Staying Active During a Minnesota Winter 

During the summer, it’s easy to throw on a backpack and go for a jog. However, cold midwest weather actually opens up a number of outdoor activities that you can only do when there’s snowfall. From snowshoeing to fat biking, there are plenty of ways to stay active even during a Minnesota winter. Plus, if you’ve had your fill of snow adventures, you can always head to one of the many indoor fitness classes in the Metro area. 


Snowshoeing in a fun low-impact outdoor activity for all ages and all fitness levels. It’s so accessible, it’s basically just hiking, but in the snow. You can snowshoe anywhere in Minnesota’s state parks and recreation areas and if you don’t have your own gear, there are dozens of state parks that offer snowshoe rentals for only $6 a day. This is a great low-stakes activity that allows you to get outside and see the wonder of the Minnesota snow while leisurely burning a few calories. It’s probably a good idea to check the Minnesota park finder before you head out as it will direct you to the nearest state park with warming centers and other winter amenities. 

Ice Skating

Ice skating is a wonderful treat that you can only take advantage of in the winter. Yes, there are year-round refrigerated rinks for figure skating or hockey practice, but there’s nothing as magical as an outdoor rink. Most non-refrigerated rinks, as they are referred to, are open from December through February. It’s a great activity to do with the whole family or you can join an adult hockey or broomball league on your own! If you really want to soak up the Midwest culture, spend some time on a nearby pond skating – just make sure to be safe!

Fat Biking

A fat bike is a bicycle with large, wide low-pressure tires that has been specifically designed to travel through snowy terrain. The Minnesota Department of Natural Resources lists several state parks that have been specifically groomed for fat bike riding as you should definitely avoid fat biking through groomed snowmobile and ski trails. Fort Snelling State Parks near the metro area is a popular spot with six miles of trails.  

Cross-Country Skiing

Cross-country skiing is the real-life version of powering through a stationary Nordic trainer at the gym. Unlike Alpine skiing where the ski lift and gravity do all the work, cross-country skiers use their own bodies to move their skis through the snow. Not only is it a great workout, but many prefer cross-country skiing to the crowded slopes and find that it’s more relaxing and a bit meditative to be alone with nature. There are dozens of Minnesota state parks with miles of groomed cross-country ski areas and some parks even offer $10 a day ski rentals including the boots and poles.  There are also tons of organized events like the candlelight ski sessions that locals rave about.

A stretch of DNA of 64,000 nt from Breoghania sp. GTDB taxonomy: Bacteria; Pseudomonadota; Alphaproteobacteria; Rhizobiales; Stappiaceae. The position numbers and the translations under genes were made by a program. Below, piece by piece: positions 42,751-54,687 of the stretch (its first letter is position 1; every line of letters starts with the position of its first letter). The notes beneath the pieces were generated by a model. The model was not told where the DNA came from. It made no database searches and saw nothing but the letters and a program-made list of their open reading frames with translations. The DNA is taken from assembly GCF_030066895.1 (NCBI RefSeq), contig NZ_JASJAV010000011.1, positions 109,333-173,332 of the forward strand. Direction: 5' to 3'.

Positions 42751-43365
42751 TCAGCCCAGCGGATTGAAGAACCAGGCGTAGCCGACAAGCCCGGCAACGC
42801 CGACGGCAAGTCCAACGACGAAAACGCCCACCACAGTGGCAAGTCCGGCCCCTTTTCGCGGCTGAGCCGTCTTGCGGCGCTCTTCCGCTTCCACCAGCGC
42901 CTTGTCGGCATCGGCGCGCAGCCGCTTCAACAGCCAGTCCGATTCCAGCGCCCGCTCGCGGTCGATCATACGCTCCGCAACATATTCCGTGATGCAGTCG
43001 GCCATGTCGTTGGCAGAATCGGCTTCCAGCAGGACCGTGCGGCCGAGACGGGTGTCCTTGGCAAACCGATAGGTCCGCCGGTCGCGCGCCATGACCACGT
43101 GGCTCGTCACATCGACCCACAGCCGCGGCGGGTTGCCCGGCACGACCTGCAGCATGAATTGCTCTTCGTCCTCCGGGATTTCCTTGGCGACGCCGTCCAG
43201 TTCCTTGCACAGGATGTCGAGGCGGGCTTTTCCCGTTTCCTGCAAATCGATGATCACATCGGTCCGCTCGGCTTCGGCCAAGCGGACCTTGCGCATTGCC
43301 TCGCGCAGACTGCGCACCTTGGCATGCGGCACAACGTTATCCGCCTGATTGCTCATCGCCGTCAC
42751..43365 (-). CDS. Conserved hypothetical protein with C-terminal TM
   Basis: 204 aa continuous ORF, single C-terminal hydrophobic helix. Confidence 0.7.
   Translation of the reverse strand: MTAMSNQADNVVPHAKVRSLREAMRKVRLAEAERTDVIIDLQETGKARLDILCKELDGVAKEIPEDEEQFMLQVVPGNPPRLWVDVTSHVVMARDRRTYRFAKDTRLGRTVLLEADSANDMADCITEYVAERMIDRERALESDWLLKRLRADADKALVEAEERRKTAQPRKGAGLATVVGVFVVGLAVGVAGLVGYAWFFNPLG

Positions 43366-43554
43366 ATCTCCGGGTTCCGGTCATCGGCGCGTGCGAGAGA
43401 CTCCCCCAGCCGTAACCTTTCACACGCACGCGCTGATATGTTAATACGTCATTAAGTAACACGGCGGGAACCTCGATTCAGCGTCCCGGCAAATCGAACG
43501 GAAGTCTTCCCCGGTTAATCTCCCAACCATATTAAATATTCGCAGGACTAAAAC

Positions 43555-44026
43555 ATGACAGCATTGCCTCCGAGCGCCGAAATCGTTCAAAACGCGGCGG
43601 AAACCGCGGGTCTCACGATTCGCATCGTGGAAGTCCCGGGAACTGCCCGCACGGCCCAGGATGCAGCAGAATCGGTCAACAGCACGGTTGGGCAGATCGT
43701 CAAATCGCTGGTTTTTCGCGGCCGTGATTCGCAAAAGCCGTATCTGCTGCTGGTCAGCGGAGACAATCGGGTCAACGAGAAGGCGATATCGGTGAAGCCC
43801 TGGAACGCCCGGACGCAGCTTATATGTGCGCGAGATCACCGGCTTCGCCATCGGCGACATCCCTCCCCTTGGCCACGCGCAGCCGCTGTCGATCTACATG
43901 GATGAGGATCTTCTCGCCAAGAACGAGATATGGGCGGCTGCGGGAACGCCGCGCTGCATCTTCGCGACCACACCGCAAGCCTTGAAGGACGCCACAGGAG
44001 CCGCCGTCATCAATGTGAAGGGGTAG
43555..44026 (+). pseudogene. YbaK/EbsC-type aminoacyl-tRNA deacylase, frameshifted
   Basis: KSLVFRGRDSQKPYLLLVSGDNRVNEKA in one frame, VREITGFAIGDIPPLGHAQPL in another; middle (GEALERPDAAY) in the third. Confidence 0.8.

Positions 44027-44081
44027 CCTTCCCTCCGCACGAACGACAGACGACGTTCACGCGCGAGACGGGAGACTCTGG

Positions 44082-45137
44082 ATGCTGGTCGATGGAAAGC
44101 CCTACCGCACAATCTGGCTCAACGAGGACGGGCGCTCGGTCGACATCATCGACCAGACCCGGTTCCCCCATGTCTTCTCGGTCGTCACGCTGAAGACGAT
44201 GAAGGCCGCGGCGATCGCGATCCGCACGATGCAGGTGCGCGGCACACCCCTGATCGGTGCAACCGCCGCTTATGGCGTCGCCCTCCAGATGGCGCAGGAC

Creative Indoor Outlets

If you want to take an hour off and spend some time away from your winter coat, there are many other options outside of a traditional gym. While mall walking the Mall of America is always an option, there are hundreds of indoor fitness classes available that make for creative and fun workout!

From Zumba to CrossFit, you’re guaranteed to find the fitness class that suits your groove. For example, an indoor Spinning class at The Firm in Minneapolis is a great way to get some cardio in without stepping foot outside. All while being a part of a spunky, community that is excited about bettering themselves. Or The Aviary, an aerial fitness and bungee class that is focused on building strength and flexibility by flying through the air from a bungee or an aerial hammock. while either are a nice respite from the cold. Take the time to schedule some trial rounds at a few fitness classes to find what you love most. After all, the options are endless! You may want to spend one month boxing and the next in hot yoga.

Regardless of your activity of choice, Minnesota has something for everyone. Whatever the weather man or woman reports, there’s always an outlet to turn to for those that love to stay active.

Article written by Haley Kieser